We’ve all seen several recent examples in the news of people behaving angrily and losing their self-control.
From reports that Donald Trump was ‘Steaming Mad’ (‘I haven’t seen him this angry’) to road rage (‘Mother dragged woman out of car and beat her up in front of their children‘) and this video of Uber’s CEO Travis Kalanick arguing with an Uber driver in San Francisco (the argument starts at about 3 minutes 50 secs in the video clip below).
It’s worth viewing the clip to see how he handles the driver’s arguments…and then perhaps critiquing whether it was the best (or indeed only) way to do it. You might also wish to consider the way the driver behaves (again, could there have been a better way?).
Now, before we go any further, I’m not, absolutely not casting judgement on the characters or personalities of these people. I’m simply observing their behaviours as shown by the examples.
And asking this simple but profound question…
What impact does this have on the way other’s perceive you?
As discussed in Susan’s upcoming book (How to have an outstanding career), behaving in ways that are unconsidered expressions of emotion be it in anger, dismissal of others views, irritation or showing fear, can have a detrimental effect on how other people view you. As A Young Professional this could very quickly result in harming your hard won reputation.
To avoid this, you need to practice self-control.
“Self-control is about taking control of your emotions and acting with restraint even when you are experiencing strong emotions”
In all walks of life, top performers are masters at controlling their emotions, because any act of negative behaviour will be noticed by people far more than anything else. People do make judgements about others all the time.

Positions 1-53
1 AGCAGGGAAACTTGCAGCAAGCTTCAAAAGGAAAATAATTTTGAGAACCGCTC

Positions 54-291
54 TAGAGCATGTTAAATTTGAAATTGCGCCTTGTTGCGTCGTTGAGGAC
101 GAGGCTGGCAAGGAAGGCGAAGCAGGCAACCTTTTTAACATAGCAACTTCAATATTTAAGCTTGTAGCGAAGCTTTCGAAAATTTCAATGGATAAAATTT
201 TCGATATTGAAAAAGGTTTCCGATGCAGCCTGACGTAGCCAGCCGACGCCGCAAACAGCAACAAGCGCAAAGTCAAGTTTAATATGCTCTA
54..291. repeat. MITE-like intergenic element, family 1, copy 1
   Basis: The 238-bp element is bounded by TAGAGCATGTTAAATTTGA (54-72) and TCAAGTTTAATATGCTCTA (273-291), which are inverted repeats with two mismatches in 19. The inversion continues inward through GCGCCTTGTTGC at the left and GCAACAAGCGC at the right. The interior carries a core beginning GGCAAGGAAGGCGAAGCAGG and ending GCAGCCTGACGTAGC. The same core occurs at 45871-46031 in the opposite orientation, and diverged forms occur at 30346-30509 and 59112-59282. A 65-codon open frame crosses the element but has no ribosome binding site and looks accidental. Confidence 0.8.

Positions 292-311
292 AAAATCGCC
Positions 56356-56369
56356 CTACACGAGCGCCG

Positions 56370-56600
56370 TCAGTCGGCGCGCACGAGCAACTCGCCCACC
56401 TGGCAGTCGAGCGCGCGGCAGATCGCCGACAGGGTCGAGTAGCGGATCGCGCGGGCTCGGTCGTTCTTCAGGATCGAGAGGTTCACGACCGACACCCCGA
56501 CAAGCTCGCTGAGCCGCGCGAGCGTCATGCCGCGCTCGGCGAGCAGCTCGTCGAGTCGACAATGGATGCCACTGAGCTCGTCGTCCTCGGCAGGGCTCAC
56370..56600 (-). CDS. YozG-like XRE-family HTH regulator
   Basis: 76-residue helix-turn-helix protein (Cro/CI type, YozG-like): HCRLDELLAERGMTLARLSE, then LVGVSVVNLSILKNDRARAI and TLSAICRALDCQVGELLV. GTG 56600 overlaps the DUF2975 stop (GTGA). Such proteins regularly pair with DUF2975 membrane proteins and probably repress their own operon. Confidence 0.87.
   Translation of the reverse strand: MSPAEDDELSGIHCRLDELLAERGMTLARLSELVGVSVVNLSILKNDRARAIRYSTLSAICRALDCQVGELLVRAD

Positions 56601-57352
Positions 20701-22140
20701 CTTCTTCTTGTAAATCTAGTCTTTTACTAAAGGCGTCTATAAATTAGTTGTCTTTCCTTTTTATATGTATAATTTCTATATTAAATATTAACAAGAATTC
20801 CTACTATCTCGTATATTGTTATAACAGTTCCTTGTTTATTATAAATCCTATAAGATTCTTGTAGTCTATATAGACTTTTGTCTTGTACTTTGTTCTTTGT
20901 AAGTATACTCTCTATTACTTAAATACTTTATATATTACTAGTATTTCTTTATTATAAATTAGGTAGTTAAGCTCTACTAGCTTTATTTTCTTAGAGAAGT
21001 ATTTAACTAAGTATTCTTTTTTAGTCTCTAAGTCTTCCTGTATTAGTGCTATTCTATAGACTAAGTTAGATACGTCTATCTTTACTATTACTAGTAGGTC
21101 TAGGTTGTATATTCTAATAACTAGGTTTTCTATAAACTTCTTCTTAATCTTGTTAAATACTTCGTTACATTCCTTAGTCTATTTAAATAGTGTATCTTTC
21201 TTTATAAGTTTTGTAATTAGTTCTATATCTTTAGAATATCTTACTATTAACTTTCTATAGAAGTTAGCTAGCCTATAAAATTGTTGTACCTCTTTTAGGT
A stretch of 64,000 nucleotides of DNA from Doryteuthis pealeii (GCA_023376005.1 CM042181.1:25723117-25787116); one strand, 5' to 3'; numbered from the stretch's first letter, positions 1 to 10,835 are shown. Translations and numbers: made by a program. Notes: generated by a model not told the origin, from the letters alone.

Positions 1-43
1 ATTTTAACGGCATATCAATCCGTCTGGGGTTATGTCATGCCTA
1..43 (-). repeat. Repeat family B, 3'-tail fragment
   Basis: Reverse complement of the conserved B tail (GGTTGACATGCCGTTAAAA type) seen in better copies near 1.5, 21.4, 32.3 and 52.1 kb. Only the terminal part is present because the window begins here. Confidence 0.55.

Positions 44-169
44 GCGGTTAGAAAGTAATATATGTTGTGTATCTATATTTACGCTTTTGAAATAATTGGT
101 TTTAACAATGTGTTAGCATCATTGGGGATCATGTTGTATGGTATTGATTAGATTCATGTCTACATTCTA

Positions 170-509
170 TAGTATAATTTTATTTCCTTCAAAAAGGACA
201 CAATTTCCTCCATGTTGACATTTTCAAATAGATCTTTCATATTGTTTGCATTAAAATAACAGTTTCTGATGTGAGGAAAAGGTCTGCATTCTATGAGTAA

If therefore you can show all those who you come into contact with that you don’t take thinks personally, that you can cope with setbacks, take feedback even if you don’t like it and manage situations optimistically, then others will want to work with you.
And you will be praised because of the energising impact you have on everyone you come into contact with.
Of course controlling your emotions isn’t easy when you feel passionate about something. and no-one should expect to be passionless and robotic.
We are all human and are run by our emotions. Whilst accepting this, its still important to ask;
- How can I recognise and appreciate my emotions and learn to live with a degree of control over them?
- How can I take charge of them, rather than simply letting them be in charge of me, especially at times of high pressure?
Here are some tips
- Take responsibility for your emotions – never say ‘he or she made me mad’ as if it was some excuse for your bad behaviour
- Stop, engage your brain and think – notice your emotions, name them and consider how to get the best outcome from the situation
- Reframe the situation – alter the event by highlighting the positive aspects
What may be considered acceptable behaviour when shown by the POTUS or a billionaire CEO, is unlikely to be acceptable behaviour for a Young Professional.
And one can certainly argue that this behaviour is never acceptable, especially from people who are seen as role models by millions of others, but that is an argument for another time.
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